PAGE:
atrocity-exhibitionDanny Brown has never done anything in half doses and his fourth record Atrocity Exhibition is no exception. There isn’t another hip hop act (past or present) that falls into the same lane as the 35-year-old enigma.

It would have been easy to put Brown’s left-field lyrics over a regular trap beat; it would still have been huge, but it wouldn’t have had the same impact as what he’s actually done: The production crawls all over your skin, tailormade for the most unique voice in the game. Plenty of people think that Brown is erratic and chaotic – and they’re right – but it is controlled. Like Jackie Chan’s “drunken fist” style of Kung Fu, wherein he tricks you into thinking he is a bumbling fool before you get fly-kicked, Danny Brown’s style is the genius misdirection of an artist in complete control of his craft.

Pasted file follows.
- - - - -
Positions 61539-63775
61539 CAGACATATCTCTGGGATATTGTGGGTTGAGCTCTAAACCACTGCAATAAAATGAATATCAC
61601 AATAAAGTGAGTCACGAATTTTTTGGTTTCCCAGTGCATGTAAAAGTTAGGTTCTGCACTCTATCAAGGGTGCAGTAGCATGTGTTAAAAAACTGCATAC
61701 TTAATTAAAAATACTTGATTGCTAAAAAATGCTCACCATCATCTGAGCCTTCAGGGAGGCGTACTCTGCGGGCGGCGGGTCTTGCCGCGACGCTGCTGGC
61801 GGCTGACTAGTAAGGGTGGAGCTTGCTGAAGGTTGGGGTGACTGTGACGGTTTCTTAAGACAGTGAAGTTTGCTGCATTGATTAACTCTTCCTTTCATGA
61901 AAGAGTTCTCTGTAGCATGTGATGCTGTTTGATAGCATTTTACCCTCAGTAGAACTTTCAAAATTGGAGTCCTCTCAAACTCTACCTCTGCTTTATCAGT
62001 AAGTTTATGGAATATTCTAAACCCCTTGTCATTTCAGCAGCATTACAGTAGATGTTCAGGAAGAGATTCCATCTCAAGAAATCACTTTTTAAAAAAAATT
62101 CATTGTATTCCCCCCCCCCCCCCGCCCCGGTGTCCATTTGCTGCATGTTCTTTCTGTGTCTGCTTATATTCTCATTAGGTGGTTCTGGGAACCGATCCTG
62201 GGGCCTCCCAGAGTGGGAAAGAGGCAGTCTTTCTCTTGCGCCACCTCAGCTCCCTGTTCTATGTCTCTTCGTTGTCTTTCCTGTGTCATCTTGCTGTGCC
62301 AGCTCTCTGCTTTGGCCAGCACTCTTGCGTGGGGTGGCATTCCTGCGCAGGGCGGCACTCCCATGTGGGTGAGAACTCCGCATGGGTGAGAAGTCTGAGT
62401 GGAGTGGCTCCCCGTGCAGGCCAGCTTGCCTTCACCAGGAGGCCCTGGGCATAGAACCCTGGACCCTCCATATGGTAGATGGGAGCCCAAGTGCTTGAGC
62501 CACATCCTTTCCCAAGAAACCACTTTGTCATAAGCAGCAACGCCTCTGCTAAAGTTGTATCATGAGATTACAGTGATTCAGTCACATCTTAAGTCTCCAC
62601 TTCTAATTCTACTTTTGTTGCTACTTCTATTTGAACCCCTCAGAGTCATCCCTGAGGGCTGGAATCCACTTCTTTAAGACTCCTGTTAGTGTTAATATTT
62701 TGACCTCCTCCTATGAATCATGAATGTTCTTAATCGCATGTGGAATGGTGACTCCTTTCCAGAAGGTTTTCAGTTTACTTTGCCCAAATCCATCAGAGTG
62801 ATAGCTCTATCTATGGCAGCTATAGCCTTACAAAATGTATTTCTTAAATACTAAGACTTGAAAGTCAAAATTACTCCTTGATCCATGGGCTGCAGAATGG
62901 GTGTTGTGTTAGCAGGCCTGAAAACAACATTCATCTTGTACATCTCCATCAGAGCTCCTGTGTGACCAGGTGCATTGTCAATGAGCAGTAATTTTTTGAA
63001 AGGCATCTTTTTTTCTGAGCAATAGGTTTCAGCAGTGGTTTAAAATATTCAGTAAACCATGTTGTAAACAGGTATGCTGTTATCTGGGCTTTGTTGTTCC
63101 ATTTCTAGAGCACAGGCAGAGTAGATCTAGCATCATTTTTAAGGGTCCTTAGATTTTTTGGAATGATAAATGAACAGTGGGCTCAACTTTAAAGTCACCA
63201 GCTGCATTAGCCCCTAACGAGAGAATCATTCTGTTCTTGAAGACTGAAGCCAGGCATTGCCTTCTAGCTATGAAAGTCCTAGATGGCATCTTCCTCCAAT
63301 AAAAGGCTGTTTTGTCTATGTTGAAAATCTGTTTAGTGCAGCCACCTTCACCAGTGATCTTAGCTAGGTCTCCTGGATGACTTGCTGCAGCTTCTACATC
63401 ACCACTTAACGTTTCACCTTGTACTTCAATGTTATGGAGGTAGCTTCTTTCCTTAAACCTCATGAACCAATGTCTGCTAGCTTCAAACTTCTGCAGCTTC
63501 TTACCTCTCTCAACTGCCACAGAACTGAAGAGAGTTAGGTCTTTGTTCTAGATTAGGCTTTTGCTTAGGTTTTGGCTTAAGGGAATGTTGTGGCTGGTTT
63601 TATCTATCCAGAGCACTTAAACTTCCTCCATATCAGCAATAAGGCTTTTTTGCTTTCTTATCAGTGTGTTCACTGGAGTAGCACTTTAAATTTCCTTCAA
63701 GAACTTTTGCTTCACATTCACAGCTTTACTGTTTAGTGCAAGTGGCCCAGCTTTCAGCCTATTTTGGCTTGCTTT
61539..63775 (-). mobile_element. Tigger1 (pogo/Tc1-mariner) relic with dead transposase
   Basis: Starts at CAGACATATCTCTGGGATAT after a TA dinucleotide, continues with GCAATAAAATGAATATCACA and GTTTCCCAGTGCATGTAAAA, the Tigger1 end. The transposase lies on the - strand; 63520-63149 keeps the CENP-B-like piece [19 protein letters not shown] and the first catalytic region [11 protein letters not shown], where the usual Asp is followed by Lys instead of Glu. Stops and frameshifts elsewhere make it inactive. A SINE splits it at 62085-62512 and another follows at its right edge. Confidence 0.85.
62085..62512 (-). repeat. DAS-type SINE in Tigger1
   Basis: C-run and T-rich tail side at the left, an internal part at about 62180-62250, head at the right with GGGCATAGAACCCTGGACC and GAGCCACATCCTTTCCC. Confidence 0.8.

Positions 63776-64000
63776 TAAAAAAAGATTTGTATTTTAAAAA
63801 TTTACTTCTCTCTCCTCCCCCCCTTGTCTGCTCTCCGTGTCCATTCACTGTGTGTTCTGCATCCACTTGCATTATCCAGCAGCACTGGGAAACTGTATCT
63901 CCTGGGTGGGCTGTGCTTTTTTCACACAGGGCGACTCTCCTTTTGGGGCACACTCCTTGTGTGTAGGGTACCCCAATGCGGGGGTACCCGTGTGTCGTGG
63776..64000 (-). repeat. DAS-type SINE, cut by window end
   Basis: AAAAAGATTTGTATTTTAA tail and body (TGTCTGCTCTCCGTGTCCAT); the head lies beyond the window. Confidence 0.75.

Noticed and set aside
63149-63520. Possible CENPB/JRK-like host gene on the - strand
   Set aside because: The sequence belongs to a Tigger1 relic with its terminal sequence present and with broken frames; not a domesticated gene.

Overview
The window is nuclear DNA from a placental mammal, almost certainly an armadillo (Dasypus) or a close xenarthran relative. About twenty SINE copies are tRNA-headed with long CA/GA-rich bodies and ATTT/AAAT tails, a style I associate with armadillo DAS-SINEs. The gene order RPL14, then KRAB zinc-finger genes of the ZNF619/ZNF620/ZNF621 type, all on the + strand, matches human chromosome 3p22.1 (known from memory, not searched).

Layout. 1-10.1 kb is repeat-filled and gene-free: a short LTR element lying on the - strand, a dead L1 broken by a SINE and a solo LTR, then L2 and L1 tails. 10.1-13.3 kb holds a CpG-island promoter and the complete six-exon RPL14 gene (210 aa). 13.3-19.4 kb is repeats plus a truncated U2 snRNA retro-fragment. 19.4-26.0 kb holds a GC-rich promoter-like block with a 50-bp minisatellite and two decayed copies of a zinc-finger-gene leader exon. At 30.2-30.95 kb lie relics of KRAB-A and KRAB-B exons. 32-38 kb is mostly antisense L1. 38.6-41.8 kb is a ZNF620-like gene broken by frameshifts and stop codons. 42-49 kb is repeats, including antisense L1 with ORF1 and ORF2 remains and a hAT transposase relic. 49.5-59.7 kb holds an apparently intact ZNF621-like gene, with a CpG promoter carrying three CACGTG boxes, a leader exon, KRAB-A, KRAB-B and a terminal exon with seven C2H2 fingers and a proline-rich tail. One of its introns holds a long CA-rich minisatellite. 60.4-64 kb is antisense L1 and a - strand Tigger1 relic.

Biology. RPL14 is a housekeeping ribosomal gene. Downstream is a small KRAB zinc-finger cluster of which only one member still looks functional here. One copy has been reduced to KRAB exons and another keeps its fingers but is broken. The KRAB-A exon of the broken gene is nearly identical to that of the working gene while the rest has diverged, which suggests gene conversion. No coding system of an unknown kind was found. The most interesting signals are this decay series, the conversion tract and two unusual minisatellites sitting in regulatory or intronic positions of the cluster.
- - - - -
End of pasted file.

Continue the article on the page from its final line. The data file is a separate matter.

The Detroit rapper’s voice eerily creeps out of a trap door at the beginning of the grimy and claustrophobic Downward Spiral – “I got to figure it out” crawls up your arms. On Tell Me What I Don’t Know and From The Ground, Brown uses his real voice – rather than his signature squall – and it feels really serious. I didn’t know that he had a ‘real voice’; he should use it more often. The star-studded Really Doe stands out as an album highlight. Kendrick Lamar, Ab-Soul and Earl Sweatshirt all try to outdo each other – and Brown – in this battle royale.

If Lost and Golddust are the first days of living in a haunted house then Ain’t It Funny and Dance In The Water are the chaotic housewarming rave. When It Rain is the crack of thunder as Frankenstein’s monster is born – the pounding, pulsating, crowning jewel on Atrocity Exhibition.

This is Danny Brown outdoing himself. There is a dark, haunting rawness in every song on Atrocity Exhibition, which grabs you by the ankles and drags you into Brown’s world.

Atrocity Exhibition is out now via Warp.

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